Contrafactum

From Wikipedia, the free encyclopedia
Jump to: navigation, search

In vocal music, contrafactum (pl. contrafacta) is "the substitution of one text for another without substantial change to the music".[1]

Categories[edit]

While translations meant for singing do not usually constitute intentional "substitution", examples of contrafacta which do constitute wholesale substitution of a different text include the following types:

Poems set to music

An existing tune already possessing secular or sacred words is given a new poem, as often happens in hymns (typically Protestant ones); sometimes more than one new set of words is created over time. Examples:

  • The words of What Child Is This? were fitted to the tune of the folksong "Greensleeves".
  • The Charles Wesley hymn text Hark! the herald-angels sing was fitted to a tune from Mendelssohn's Gutenberg cantata Festgesang by William Hayman Cummings.
  • The hymn tune "Dix" has been given several sets of words, among them As with Gladness Men of Old and For the Beauty of the Earth.[2]
  • In Japan, the Scots song "Auld Lang Syne" (lit. "Long Time Ago", "Old Times") has a new set of words in the song "Hotaru no hikari" (lit. "The Light of the firefly"), and is used at graduation ceremonies. Another Western song, also reworked with different lyrics around the same period (late 19th century) and used at graduation ceremonies, sometimes confused with "Hotaru", is "Aogeba tōtoshi".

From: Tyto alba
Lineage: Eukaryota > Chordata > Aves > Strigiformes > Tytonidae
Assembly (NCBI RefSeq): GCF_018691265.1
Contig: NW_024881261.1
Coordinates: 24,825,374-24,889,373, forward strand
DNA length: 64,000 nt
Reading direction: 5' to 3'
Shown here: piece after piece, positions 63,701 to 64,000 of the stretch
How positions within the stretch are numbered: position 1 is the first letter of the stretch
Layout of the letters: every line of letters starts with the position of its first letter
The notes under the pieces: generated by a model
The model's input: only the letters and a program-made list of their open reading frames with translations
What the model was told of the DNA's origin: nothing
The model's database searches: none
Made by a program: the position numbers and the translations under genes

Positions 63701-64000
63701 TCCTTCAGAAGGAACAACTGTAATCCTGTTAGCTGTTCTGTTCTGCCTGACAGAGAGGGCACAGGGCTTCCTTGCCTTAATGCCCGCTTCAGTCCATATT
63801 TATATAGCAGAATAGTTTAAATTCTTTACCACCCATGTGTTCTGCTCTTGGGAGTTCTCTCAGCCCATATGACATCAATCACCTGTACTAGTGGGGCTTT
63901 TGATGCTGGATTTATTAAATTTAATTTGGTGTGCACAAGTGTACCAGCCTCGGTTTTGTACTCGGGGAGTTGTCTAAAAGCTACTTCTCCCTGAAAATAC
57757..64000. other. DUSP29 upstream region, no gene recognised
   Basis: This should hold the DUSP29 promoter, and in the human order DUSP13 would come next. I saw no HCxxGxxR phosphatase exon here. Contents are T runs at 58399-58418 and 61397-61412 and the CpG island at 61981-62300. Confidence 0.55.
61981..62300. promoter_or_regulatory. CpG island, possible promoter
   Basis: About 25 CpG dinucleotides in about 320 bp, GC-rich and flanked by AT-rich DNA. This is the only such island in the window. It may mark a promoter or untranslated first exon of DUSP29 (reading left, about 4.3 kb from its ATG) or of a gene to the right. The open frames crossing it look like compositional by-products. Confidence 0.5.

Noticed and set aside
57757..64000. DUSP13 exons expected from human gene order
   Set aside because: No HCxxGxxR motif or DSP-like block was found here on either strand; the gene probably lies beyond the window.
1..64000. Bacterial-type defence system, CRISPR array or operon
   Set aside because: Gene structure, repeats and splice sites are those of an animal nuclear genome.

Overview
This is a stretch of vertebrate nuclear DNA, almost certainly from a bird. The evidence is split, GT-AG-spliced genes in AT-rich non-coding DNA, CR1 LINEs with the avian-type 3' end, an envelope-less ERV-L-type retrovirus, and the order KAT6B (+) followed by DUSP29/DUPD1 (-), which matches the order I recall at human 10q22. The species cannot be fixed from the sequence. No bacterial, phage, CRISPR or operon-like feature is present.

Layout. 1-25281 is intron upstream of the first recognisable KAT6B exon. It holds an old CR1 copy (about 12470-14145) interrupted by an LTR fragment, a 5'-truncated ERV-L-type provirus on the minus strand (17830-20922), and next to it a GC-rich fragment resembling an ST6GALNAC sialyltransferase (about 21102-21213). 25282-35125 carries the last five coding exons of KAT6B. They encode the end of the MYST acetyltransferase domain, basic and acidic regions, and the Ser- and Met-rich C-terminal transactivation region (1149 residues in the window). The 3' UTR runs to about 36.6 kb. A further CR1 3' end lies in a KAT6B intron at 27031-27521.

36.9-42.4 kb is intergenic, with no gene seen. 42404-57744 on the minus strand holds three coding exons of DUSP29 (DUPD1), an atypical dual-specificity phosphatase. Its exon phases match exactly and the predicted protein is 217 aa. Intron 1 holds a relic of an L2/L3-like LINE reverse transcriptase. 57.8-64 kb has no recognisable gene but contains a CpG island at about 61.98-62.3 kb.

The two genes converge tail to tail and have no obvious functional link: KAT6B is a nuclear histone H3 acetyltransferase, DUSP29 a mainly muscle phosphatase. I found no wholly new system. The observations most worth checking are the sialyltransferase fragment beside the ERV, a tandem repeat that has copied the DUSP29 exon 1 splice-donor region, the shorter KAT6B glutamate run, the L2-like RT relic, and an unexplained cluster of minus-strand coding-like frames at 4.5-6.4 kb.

Self-reworking

A lyricist might re-cast his/her own song (or someone else's song) with new lyrics, as in the case of Alan Jay Lerner with the number She Wasn't You / He Isn't You from the stage and film versions, respectively, of the musical On a Clear Day You Can See Forever.

Parody

Intentional parodies (as opposed to mere translations) of lyrics, especially for satirical purposes, as practiced in the United States by "Weird Al" Yankovic with popular music, humorist Tom Lehrer with his song "The Elements", which uses a tune from The Pirates of Penzance, Forbidden Broadway with musicals, the Capitol Steps, and Mark Russell (the last two involving political parody).

Examples[edit]

Other notable songs with significantly different lyrics in different languages include:

  • The National Anthem of the USA[3]


Legal issues[edit]

While the above examples involve either music that is in the public domain or lyrics that were modified by the original lyricist, one obvious consideration in producing a contrafactum of someone else's music in modern times is the copyright of the original music or lyrics upon which the contrafactum would be based.

See also[edit]

References[edit]

  1. ^ Faulk, Robert; Martin Picker. "Contrafactum". Grove Music Online ed. L. Macy. Retrieved 2006-07-25. 
  2. ^ "Tunes by name". Cyberhymnal. Retrieved 2008-06-04. 
  3. ^ As American as tarte aux pommes! Celebrating the Fourth with some American Music